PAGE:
Core values in a business lay the groundwork for office culture by providing context to the vision and goals for the company. Having a unified sense of values creates a common connection among employees because they see themselves fitting within the bigger picture. Values guide employee decisions and interactions with customers, leadership and stakeholders in the name of brand identity. All together, values shape actions, which feed our relationships and builds trust.

Culture &Values

For IQ Total Source, our WISE philosophy and other programs are built around our core values:

Yes We Canners (Attitude)

As a team, we tackle challenges with a “Yes We Can” attitude. Solutions emerge when we put our heads together, and our team can quickly develop a vision in what others deem impossible. In never taking the easy way out, we seek the best solution and incorporate technology whenever possible.

Glass Half-Fullers (Personality)

Open-minded and positive, we’re a happy team always asking questions and learning new things. Problems are seen as challenges to improve our team, our customer service and ourselves. Having fun and sharing ideas is an integral part of our culture, which quickly spreads smiles to customers and coworkers.

WISE Deciders (Empathy & Ethics)

Decisions affect everyone, and working together with customers helps us understand how decisions are received. We take time to place ourselves in the customer’s shoes so that we pick the right approach to challenges. Guided by ethical decision-making, we dedicate our efforts to satisfying our team’s and each customer’s needs.

Professional Movers and Shakers (Work Style)

Getting things done is the name of the game, and we make it happen swiftly and accurately. We know the details matter, which motivates us to exceed our goals and deliver wildly insane service with a professional touch. We aim to raise the bar by accounting for our actions and proactively responding to needs.

Challenge Seekers and Big Thinkers (Lifestyle)

Always hungry for knowledge, we actively take part in personal and professional development. Challenges are welcomed with open arms, and we use these opportunities to build our company and customer relationships. We challenge tradition, see learning as fun, and constantly seek new ways to feed our curiosity.

As you can see by our values, we aim to practice what we preach while understanding that we always have something to learn. Without these values, we can neither accomplish our company goals nor meet our customers’ needs.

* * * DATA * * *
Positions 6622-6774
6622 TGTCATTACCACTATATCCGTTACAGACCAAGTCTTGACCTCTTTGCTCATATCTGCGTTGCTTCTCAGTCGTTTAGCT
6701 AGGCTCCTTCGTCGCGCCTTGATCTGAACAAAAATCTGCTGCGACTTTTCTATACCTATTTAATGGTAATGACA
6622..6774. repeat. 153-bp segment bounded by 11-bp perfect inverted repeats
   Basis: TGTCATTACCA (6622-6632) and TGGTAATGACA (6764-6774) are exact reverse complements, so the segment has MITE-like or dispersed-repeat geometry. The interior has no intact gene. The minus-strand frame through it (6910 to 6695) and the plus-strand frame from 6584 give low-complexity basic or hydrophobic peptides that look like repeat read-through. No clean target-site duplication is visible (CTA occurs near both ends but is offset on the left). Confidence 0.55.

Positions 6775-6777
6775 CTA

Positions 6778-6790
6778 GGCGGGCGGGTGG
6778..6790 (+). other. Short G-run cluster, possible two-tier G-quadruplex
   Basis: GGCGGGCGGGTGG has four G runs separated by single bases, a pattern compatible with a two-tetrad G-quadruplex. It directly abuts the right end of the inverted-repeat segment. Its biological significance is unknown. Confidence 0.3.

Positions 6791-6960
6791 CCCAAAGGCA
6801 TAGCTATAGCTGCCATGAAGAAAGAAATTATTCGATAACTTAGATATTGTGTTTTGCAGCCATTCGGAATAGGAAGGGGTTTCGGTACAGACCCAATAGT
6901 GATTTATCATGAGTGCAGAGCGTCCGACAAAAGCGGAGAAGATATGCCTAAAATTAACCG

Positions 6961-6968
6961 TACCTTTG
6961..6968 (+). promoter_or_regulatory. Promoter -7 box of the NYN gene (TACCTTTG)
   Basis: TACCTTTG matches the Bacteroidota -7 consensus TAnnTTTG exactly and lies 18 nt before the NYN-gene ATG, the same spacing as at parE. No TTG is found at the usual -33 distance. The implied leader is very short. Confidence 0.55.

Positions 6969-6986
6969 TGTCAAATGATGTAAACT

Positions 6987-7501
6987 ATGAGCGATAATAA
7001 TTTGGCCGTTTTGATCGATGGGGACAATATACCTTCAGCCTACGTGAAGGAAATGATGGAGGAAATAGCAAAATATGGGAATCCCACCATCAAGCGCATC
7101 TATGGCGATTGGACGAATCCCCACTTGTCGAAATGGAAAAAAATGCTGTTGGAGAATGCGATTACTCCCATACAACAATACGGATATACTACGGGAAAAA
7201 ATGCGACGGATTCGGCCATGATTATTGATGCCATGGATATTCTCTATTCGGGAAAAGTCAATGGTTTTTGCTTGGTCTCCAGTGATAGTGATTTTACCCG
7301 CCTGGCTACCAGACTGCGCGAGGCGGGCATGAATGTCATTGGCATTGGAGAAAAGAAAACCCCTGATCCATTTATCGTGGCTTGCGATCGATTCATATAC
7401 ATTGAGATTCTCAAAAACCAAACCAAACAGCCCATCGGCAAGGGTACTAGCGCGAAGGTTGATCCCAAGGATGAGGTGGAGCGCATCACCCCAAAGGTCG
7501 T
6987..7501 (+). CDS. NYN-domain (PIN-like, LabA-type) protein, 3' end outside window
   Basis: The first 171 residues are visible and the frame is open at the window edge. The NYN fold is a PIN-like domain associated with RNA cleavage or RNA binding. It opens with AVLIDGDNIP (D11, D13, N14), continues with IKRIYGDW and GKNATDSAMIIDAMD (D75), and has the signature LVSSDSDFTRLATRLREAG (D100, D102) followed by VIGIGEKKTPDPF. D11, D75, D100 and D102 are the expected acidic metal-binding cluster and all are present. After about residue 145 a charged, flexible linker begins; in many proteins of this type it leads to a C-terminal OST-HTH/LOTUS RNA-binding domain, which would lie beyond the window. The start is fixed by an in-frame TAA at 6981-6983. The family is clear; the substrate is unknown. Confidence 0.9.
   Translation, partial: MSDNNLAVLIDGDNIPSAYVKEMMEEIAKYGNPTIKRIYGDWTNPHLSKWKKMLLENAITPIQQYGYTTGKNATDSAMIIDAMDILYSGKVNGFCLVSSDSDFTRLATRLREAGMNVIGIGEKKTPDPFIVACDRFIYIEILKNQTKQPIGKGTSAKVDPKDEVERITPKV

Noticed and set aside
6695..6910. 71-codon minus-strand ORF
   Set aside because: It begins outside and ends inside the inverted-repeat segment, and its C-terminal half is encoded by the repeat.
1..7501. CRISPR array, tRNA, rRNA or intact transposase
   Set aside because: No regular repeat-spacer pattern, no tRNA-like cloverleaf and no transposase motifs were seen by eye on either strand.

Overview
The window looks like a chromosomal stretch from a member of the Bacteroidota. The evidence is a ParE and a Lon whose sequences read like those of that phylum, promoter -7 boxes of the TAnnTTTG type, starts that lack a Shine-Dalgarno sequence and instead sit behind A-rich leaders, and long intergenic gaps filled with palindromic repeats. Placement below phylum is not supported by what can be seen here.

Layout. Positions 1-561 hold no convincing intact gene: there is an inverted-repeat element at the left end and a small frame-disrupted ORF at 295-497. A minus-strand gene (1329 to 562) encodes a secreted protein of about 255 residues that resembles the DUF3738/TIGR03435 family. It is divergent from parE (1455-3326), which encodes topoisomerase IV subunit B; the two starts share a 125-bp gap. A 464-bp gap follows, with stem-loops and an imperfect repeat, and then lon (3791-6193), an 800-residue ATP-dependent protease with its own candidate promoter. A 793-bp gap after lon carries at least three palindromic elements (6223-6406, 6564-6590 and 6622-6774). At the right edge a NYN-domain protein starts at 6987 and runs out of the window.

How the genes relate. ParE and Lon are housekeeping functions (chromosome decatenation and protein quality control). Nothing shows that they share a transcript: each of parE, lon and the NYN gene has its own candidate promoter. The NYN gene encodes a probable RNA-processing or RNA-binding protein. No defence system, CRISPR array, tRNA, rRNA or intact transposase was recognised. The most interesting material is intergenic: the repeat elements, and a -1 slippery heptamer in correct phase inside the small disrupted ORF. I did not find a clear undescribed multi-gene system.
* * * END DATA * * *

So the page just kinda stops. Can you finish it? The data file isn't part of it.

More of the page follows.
Has your company developed a set of core values? Here are a few tips to keep in mind before setting yourself up for false promises:

Say what you mean, and mean what you say

Core values are fixed despite external and internal influences. Take a step back and examine which values really set your company apart from competitors, and which ones remain unchanged over time. Does the office culture stand up to that list and can you name examples where these values create a sense of unity? Follow through on promises, and you’ll create an atmosphere of trust and confidence that both customers and employees can stand behind.

Values should represent tried-and-true actions, not what-ifs

Be careful naming values based on how you would like to see the company instead of timeless values your employees already exhibit. A vision for growth is valuable, but setting unrealistic values can result in embarrassment. If you can’t stand the pain or the work in sticking to these values, then don’t set any. Start with what’s working, and be patient, yet persistent, to stretch into more.

Let your strengths shine through
If office culture isn’t quite where you imagine, start by changing the way you talk about your goals and vision for the company, and listen to your customers and employees. Simply taking a different approach can reveal strengths otherwise taken for granted, along with gaps that may need extra work. A little fine-tuning can really set the stage for the company’s strengths.